Thursday, September 27, 2012
Justice League Dark #0: Constantine, You Gotta Love the Bastard
Writer: Jeff Lemire
Artist: Lee Garbett
Inker: Cam Smith, et al.
Alright, it's time I do the Werner Herzog and eat my own shoe.
I said some not so nice things about Justice League Dark #11, dropped the book from my pull list, and was ready to walk away from this title without looking back.
Then I heard some good buzz surrounding this issue, which tells the origin of everyone's favourite magical bastard, John Constantine, and decided to give this title another chance.
I'm glad that I did. This issue doesn't so much tell the origin of Constantine as it does explain where he gained most of his power from, and how he and Zatanna first met. Basically, Constantine shows up in New York in what looks like the 1980s, seeks out the best mage in the city, a sorceror named Nick Necro, convinces him to teach him the dark arts. Then he steals Necro's girl, Zatanna, and after the two have a falling out, Constantine kills the bloke: because that's what a bastard like Constantine does. It's a smart retelling of Constantine's origins that stays true to the character's roots while also manages to connect to the larger story arc that Lemire has been building since he took over this book from Peter Milligan.
On that subject, Lemire has been building a very good team book on Justice League Dark. His character work has been very consistent, adding additional layers and depth to the characters and their stories with each new issue. Despite what's still an unfortunately awful title (seriously, can't we just give this book a new name?), Justice League Dark is becoming one of the strongest team books from DC and after reading these more recent issues, I think I'm enjoying this book even more than Animal Man. This story finally reveals the history between Constantine and Zatanna, and explains the . source of the romantic tension that has been between the two since the series began.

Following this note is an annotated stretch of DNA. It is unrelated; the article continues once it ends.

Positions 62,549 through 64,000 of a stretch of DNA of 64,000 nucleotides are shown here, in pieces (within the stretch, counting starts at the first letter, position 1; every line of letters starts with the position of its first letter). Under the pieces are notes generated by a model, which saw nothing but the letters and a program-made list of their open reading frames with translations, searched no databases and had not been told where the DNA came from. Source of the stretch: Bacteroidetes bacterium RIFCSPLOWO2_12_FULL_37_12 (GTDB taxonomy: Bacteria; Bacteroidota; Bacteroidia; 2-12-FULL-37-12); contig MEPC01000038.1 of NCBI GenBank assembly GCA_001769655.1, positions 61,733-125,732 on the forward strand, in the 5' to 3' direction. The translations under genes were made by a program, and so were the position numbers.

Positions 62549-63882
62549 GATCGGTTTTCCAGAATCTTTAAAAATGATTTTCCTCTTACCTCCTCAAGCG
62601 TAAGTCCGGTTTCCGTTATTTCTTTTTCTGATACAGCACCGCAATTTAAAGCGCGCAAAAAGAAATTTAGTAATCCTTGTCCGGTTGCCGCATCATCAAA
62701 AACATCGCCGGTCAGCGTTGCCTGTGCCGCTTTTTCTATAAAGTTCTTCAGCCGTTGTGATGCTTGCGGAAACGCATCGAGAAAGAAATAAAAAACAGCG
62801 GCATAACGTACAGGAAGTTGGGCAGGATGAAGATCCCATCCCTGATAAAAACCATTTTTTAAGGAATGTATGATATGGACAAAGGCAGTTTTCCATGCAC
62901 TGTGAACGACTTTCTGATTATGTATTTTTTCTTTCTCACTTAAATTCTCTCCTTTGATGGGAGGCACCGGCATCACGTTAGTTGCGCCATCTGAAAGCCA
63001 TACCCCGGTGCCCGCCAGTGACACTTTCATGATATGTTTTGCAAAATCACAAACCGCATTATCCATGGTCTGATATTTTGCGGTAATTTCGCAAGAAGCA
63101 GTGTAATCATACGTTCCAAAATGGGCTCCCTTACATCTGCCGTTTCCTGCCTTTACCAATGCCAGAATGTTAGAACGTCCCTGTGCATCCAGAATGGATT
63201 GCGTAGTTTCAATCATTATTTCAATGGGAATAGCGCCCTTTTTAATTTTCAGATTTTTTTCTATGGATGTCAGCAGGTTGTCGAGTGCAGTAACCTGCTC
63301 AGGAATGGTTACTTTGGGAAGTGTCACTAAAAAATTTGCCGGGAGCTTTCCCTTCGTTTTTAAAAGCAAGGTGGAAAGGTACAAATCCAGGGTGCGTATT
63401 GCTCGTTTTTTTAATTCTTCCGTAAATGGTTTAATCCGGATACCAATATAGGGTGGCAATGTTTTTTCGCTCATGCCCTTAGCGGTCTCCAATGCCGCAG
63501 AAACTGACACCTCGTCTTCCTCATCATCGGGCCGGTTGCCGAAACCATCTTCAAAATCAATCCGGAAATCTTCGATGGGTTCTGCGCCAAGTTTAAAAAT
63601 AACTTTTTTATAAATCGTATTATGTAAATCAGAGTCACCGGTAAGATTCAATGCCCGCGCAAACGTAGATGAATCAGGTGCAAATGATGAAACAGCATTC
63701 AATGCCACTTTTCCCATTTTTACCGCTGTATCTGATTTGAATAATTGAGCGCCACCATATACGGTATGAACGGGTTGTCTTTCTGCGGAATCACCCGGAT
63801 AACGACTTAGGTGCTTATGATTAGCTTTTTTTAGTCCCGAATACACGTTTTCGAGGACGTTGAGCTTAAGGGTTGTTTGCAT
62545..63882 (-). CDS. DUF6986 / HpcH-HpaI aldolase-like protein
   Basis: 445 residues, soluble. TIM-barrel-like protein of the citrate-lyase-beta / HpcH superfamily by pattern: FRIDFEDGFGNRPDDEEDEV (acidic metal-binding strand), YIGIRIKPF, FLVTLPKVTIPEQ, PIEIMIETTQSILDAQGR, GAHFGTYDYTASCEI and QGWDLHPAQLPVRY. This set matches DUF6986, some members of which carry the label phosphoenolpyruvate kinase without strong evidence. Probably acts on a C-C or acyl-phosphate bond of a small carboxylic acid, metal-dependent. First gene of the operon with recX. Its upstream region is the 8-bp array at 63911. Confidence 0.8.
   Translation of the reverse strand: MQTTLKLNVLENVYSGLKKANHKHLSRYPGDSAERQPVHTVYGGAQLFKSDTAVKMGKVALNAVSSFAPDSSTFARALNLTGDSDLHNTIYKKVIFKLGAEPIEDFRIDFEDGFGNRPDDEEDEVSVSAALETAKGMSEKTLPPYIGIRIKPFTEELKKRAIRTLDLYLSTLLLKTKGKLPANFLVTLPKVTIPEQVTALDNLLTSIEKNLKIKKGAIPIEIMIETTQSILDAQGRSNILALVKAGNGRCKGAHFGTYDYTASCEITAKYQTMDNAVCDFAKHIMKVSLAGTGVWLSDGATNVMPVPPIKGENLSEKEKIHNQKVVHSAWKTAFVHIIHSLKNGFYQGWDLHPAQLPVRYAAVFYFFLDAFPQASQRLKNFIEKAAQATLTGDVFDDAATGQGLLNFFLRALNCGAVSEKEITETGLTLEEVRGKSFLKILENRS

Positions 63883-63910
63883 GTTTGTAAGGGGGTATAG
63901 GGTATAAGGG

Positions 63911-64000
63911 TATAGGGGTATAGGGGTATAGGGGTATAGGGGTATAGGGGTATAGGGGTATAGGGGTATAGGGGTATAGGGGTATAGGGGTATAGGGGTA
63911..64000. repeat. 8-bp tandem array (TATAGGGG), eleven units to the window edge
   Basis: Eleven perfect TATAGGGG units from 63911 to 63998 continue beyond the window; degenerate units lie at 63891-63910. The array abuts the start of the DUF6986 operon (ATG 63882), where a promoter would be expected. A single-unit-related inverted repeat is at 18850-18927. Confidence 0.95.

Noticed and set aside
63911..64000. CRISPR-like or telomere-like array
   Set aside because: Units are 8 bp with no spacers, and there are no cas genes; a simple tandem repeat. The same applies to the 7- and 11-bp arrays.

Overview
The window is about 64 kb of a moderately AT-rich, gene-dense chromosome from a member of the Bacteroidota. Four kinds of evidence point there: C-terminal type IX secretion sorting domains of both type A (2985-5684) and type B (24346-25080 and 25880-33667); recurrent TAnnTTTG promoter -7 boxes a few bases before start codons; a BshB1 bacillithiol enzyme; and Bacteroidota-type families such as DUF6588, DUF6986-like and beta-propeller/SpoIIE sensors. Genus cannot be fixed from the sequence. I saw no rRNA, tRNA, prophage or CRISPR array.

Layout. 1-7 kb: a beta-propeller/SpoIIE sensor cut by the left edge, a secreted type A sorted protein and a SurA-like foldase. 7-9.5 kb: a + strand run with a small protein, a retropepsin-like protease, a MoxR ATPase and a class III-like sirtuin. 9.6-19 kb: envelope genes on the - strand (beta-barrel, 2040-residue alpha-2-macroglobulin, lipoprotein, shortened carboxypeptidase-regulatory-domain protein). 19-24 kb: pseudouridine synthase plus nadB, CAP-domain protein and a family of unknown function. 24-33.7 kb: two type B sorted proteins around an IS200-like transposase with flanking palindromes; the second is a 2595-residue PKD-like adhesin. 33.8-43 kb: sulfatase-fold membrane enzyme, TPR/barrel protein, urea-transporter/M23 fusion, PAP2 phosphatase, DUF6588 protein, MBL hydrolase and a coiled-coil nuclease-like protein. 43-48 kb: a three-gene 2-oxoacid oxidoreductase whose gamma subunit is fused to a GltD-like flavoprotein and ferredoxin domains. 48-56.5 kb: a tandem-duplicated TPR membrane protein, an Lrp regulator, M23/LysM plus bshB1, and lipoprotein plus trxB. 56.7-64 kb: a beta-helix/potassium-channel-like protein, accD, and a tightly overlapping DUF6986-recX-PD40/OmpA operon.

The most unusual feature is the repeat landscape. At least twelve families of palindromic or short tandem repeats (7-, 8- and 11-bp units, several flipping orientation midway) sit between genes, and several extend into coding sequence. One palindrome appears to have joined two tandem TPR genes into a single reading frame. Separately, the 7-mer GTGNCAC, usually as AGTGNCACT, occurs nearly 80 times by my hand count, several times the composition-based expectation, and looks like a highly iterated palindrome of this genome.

Lee Garbett's art in this particular issue is great. He has this cartoonish style that really fits the magical underworld that Constantine and Zatanna inhabit. There is some nice panel work that breaks up the action but doesn't distract from what's going on. It's a clean, professional art style that features simple line work, but manages to be very expressive when it needs to be. Mikel Janin's art was what kept me reading the title throughout Milligan's run, so I'm not in any hurry to see him leave the book, but I would absolutely be into having Garbett do an occasional fill-in issue.
So there it is. I take back what I said previously about this book. It's quite entertaining and you shouldn't let a bastard like me or Constantine spoil your fun. Read this book and enjoy one of the best issues from DC's Zero Month.